Upper parts ochre-yellow, variegated with black; beneath paler, with oblong dusky streaks.
A. stellaris, Temm. Man. d'Orn. torn. 11. p. 580. Bittern, Mont. Orn. Diet. Selb. Must. vol. 11. p. 30. pl. 8. Bew. Brit. Birds, vol. 11. p. 22.
Entire length two feet six inches six lines: length of the bill (from the forehead) three inches, (from the gape) four inches; of the tarsus three inches eleven lines; of the middle toe four inches six lines; of the tail four inches six lines; from the carpus to the end of the wing one foot: breadth, wings extended, three feet nine inches.
Crown of the head, and a broad streak or moustache from the corners of the mouth, black; neck-feathers loose and elongated, capable of being raised and depressed at will, ochre-yellow, with brown zigzag transverse lines on the sides, and long streaks and spots of reddish brown in front: all the upper parts of the body ochre-yellow tinged with orange-red, with a large dusky spot in the middle of each feather; primary and secondary quills, primary coverts, and spurious winglet, ferruginous, with transverse bars of blackish brown; rest of the coverts and scapulars, mottled like the back with ochre-yellow and zigzag dusky lines: under parts of the same colour as above but paler, with large oblong longitudinal dusky streaks: upper mandible brown, passing into yellow at the edges; lower mandible, lore, orbits, and feet, greenish yellow; irides bright gamboge-yellow. (Egg). Of a uniform light olive-brown: long. diam. two inches two lines; trans, diam. one inch six lines.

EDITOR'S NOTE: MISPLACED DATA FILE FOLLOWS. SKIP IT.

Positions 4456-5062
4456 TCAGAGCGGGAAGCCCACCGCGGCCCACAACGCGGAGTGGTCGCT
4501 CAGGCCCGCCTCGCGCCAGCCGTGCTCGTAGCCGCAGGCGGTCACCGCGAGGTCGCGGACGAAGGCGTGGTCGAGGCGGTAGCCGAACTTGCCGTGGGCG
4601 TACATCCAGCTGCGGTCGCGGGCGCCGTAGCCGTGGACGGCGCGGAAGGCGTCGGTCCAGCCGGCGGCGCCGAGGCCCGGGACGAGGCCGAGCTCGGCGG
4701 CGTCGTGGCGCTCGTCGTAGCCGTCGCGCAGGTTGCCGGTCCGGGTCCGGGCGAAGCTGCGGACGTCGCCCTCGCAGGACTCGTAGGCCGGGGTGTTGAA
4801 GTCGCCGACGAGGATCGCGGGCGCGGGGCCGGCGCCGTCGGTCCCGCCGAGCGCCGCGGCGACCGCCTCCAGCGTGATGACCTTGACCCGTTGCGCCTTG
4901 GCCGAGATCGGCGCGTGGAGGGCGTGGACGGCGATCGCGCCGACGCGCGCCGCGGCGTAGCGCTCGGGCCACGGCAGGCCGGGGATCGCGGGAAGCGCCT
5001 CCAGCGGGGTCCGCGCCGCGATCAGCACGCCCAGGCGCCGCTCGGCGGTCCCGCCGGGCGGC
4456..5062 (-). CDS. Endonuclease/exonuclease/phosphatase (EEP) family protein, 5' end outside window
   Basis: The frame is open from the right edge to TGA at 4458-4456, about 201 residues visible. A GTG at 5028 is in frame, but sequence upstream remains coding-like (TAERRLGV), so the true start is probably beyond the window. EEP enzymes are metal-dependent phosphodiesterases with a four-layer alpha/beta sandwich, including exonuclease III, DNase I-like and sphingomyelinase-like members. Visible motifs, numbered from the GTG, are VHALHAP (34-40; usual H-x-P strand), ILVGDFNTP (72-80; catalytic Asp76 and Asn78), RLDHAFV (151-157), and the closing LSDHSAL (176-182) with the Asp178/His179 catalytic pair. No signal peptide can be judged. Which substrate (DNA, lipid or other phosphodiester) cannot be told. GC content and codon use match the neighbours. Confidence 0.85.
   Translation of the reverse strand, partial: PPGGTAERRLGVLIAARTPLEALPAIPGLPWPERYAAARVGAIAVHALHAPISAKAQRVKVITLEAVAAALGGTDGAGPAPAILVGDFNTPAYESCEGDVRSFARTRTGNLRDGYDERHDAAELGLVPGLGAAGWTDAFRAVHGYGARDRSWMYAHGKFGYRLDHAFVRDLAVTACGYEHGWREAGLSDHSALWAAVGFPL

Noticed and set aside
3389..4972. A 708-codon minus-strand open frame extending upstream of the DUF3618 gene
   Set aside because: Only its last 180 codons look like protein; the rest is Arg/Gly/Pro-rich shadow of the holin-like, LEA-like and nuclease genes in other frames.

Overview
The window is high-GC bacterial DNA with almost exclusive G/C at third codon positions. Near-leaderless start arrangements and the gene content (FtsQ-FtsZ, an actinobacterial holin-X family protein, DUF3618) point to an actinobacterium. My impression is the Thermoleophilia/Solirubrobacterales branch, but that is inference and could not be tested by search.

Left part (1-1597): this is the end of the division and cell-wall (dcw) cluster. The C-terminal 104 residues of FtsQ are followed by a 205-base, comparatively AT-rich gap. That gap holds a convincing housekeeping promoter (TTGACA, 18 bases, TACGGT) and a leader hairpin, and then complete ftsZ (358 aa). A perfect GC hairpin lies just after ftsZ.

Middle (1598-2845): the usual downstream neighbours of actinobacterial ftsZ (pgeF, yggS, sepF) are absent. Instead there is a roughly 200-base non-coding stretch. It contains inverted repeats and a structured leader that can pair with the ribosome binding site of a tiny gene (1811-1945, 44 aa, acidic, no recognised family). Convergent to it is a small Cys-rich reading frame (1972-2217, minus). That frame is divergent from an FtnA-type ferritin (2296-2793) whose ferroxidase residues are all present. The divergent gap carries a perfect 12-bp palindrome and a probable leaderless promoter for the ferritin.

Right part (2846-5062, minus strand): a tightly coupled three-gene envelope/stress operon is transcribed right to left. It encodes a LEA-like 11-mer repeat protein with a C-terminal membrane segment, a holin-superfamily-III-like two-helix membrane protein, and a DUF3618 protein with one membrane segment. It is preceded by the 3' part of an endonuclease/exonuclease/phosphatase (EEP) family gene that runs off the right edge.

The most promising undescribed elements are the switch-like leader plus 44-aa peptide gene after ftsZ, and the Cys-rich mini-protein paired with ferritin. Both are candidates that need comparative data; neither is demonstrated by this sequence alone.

Occasionally met with in extensive marshes, as well as on the borders of rivers and lakes, but not so abundant as formerly. Is partial to sedge and reedy situations. Breeds in such spots, constructing a nest of rushes and other coarse plants. Lays four or five eggs. During the Spring the male utters a singular bellowing note which may be heard to a considerable distance. Feeds on small fish and reptiles, as well as on aquatic worms and insects.